Last Thursday, June 21, 2018, the U.S. Supreme Court overturned their previous ruling requiring retailers to have a physical presence in a state for them to force the collection of sales tax. In the decision South Dakota v. Wayfair, Inc., et al., the Supreme Court ruled that the new South Dakota law was lawful and could be enforced going forward. The South Dakota law will now require online retailers with over $100,000 in sales or 200 individual transactions in a given year to collect South Dakota sales tax on their sales.
The rule before last Thursday’s Supreme Court decision was that the retailer had to have a physical presence in a state for them to force the collection of sales tax. The Justices believed this would creat
e a disincentive for online retailers to invest in physical locations in other states and might create a judicial tax shelter for them to operate from giving them a competitive advantage over tax collecting brick and mortar stores.
Before the most recent court decision, the question of whether or not online sales were subject to sales tax was never in question. The question was if states could force online retailers to collect the tax instead of the state going after the purchases for the tax. Most individuals either thought the sale was exempt due to being online or did not care, which has resulted in substantially all online sales to individual consumers not getting taxed.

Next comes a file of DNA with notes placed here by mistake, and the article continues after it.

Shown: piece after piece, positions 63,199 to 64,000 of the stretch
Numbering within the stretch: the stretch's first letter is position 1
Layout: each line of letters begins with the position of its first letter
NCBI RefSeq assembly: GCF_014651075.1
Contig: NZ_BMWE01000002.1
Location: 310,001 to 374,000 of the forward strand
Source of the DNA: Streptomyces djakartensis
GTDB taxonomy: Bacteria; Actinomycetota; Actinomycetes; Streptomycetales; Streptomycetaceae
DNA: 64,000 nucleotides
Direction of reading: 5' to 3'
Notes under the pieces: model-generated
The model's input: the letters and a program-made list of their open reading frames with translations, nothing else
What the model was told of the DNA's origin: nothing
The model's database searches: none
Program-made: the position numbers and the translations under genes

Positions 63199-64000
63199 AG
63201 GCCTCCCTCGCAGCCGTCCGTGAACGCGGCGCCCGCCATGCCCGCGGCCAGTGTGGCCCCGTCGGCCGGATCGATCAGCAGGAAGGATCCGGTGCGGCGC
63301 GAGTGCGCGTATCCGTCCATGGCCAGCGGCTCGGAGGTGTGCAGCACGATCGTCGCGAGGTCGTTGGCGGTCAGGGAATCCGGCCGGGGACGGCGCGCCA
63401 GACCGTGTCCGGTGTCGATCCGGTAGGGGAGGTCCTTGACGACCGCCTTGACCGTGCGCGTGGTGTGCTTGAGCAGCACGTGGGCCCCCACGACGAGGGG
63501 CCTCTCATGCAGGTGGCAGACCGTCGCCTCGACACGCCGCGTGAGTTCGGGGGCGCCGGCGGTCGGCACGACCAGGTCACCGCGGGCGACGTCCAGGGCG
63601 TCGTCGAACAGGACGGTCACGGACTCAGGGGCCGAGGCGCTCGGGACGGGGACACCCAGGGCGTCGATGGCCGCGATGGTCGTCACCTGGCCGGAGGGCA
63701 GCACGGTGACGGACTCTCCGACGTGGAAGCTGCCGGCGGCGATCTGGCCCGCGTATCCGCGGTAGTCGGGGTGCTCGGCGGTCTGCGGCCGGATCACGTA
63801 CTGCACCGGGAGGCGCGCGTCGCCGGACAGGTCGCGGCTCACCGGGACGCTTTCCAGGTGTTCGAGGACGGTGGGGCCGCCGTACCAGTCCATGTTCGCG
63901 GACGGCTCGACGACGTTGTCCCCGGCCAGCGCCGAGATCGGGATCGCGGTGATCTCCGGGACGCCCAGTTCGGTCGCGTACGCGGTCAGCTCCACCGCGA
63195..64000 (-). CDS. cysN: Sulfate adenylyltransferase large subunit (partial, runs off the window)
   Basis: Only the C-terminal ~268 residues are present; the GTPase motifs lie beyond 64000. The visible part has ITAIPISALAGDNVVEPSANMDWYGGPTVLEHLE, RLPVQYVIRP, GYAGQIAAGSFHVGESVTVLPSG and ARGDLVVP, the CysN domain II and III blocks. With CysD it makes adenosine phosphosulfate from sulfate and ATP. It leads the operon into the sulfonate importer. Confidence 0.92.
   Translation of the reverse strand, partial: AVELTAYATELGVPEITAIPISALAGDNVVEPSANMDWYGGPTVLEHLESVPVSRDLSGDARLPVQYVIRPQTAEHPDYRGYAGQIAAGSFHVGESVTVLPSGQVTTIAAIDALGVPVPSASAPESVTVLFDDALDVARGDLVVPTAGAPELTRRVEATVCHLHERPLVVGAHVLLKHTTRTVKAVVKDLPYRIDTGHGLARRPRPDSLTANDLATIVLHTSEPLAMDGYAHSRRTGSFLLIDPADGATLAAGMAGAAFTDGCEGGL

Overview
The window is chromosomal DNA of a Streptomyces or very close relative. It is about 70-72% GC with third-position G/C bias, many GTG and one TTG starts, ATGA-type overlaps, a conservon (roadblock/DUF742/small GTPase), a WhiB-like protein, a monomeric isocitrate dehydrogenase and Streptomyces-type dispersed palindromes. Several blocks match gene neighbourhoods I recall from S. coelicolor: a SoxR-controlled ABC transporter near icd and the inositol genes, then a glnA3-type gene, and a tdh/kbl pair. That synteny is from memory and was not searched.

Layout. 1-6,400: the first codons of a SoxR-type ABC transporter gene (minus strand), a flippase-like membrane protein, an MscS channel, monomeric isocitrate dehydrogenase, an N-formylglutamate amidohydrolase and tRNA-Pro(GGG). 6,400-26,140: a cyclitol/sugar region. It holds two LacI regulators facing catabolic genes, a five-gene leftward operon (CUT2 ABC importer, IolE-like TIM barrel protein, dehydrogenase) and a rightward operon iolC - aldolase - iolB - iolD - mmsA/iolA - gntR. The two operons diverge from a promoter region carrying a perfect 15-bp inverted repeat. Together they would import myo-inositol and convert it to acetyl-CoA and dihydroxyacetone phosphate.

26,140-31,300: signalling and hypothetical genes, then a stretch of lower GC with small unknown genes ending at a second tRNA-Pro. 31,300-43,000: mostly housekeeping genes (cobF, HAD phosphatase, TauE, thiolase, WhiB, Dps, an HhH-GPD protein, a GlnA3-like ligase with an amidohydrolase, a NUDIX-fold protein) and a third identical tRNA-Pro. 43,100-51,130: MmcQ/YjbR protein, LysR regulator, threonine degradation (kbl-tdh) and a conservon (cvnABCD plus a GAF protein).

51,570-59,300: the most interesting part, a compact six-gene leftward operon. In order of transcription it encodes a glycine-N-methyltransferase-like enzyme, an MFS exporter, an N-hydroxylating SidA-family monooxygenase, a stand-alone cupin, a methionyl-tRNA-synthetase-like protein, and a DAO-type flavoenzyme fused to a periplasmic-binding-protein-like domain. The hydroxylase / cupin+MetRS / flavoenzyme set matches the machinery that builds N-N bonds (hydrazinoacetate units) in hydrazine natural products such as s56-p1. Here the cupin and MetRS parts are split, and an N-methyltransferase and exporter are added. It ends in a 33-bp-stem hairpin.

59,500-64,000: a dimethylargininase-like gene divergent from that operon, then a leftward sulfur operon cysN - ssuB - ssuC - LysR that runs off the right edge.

What this means in the short term for online retailers is they must now start collecting sales tax on sales to South Dakota residences if they meet the criteria of gross sales or number of transactions. Other states, including Kentucky, have already adopted the same requirements and others will most likely follow. This ruling can effect even small sellers in that each state will have its own laws so everyone will need to check with the states they are selling in to make sure they are in compliance.
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